Central African Republic Loses $12M From France Over Anti-French Disinformation Effort

France has suspended military operations and $12.1 million in financing for the Central African Republic amid accusations that the CAR government has not curtailed an anti-French disinformation campaign, French officials told the Associated Press.

A former colony of France, the CAR has been the focal point of diplomatic strains and tensions as other nations have tried to conduct business in the country. Since 2013, the CAR has experienced conflict between opposing religious groups and communities. Despite a peace agreement in 2019, violence resumed in 2020 when former President François Bozizé's attempt to get back on the ballot was denied.

Since President Faustin Archange Touadéra prevailed in his reelection bid last December, opposition from Bozizé supporters peaked in an attempted attack on the CAR capital city of Bangui in January. A French government official said that 160 troops in Bangui have ceased operations and cooperation with the CAR's military.

For more reporting from the Associated Press, see below:

Emmanuel Macron
French President Emmanuel Macron talks to journalists on June 8 at the Hospitality school in Tain-l'Hermitage, southeastern France. Philippe Desmazes/AP Photo

The decision didn't affect the approximately 100 French troops involved in U.N. peacekeeping forces and EU training forces in the country, or French advisers helping CAR with domestic civil security, the official said.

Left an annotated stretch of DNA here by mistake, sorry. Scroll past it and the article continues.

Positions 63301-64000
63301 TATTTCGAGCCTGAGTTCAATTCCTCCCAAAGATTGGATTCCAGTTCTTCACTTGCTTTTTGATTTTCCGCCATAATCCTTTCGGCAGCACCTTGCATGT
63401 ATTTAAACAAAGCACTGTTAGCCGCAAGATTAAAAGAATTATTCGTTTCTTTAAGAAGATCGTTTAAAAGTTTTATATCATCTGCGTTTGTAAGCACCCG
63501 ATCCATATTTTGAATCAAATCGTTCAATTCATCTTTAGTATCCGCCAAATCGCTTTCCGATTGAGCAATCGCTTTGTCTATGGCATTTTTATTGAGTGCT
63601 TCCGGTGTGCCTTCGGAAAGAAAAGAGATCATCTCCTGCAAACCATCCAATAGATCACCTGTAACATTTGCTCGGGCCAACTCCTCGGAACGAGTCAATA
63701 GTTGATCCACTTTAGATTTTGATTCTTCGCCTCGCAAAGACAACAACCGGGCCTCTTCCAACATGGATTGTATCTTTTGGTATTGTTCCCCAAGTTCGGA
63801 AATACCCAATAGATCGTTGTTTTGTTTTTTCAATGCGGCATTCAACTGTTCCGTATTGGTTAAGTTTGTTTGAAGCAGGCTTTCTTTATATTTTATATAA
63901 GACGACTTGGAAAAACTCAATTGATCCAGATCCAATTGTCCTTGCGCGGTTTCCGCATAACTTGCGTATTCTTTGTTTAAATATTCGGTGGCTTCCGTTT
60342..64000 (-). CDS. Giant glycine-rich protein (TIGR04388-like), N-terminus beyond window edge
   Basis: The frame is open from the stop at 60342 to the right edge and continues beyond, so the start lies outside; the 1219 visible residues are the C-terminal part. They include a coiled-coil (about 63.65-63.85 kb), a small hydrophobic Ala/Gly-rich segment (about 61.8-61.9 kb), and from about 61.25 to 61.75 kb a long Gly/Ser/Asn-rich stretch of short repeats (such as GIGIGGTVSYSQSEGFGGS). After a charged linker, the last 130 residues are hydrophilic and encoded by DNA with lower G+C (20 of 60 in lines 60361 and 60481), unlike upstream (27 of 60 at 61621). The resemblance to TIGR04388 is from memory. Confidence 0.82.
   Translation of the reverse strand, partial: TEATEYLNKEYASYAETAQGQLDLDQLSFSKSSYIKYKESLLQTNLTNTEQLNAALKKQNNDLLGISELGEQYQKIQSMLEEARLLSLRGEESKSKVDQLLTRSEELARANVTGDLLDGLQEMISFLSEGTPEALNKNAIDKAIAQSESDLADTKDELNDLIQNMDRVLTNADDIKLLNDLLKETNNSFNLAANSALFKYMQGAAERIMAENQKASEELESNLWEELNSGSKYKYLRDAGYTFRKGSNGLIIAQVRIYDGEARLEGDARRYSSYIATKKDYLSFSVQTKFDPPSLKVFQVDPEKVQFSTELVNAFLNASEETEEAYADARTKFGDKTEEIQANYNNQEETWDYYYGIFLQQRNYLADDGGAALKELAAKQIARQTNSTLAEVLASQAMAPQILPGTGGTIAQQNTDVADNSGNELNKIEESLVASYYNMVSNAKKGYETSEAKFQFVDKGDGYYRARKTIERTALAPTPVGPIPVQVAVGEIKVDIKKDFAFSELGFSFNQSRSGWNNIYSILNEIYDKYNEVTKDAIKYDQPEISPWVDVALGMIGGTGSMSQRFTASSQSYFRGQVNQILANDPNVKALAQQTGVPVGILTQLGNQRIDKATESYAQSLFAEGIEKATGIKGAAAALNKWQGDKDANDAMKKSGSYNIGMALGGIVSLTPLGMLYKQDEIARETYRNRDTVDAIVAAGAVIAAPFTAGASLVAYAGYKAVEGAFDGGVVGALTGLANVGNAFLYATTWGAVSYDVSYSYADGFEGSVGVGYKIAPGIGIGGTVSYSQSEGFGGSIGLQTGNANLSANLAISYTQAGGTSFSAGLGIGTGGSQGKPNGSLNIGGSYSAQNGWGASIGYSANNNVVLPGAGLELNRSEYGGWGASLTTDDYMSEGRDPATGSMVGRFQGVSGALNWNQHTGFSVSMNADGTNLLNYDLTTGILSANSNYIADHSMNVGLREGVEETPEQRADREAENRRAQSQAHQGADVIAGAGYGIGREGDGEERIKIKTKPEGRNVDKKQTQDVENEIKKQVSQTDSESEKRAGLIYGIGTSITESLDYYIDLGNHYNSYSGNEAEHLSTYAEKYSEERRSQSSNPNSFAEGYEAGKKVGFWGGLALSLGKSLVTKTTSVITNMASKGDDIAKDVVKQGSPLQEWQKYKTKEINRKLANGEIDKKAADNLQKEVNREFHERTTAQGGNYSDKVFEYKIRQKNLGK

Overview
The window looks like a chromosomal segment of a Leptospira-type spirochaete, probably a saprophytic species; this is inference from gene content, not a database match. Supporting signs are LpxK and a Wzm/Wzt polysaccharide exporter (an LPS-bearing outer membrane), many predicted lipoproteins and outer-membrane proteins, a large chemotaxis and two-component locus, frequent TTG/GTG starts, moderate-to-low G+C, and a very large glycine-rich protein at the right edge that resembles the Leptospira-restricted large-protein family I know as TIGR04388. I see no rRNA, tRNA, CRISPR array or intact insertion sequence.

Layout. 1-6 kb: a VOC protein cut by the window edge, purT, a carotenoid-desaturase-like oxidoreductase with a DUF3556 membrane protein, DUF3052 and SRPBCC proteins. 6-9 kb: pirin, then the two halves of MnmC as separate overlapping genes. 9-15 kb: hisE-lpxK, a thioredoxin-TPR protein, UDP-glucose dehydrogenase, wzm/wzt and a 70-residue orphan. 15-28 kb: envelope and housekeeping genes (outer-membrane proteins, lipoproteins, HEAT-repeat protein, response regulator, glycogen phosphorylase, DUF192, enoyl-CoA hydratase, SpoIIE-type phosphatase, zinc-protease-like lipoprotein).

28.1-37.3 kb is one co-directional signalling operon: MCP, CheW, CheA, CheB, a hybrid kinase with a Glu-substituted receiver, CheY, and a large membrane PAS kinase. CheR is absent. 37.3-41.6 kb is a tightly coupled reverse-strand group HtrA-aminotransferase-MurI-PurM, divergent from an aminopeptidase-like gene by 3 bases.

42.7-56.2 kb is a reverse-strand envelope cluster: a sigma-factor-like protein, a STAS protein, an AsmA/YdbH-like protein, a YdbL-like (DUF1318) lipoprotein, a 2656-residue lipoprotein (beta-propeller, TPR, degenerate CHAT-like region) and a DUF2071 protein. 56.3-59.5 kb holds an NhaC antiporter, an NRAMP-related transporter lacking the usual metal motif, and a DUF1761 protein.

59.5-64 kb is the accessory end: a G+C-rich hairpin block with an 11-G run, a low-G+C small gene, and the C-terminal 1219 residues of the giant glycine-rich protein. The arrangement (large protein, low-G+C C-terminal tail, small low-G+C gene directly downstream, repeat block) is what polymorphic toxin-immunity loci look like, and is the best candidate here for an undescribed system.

The official said CAR failed to respect promises toward the political opposition, and failed to fight anti-French disinformation campaigns online, notably targeting the French ambassador and defense attaché.

Facebook took down hundreds of accounts and groups linked to Russia and France that were accused of using fake Facebook and Instagram accounts to wage a covert disinformation campaign in CAR before the December election.

An official in French President Emmanuel Macron's office said that Touadéra ignored pressure from his country's neighbors and France to allow open up elections to opposition figures, "but this didn't happen."

Both officials weren't authorized to be publicly named.

The French decision came after France suspended joint military operations last week with Malian forces until its coup leaders comply with international demands to restore civilian rule.

CAR Presidential Inauguration
Central African Republic President Faustin Archange Touadéra during his inauguration ceremony in Bangui on March 30. Camille Laffont/AFP via Getty Images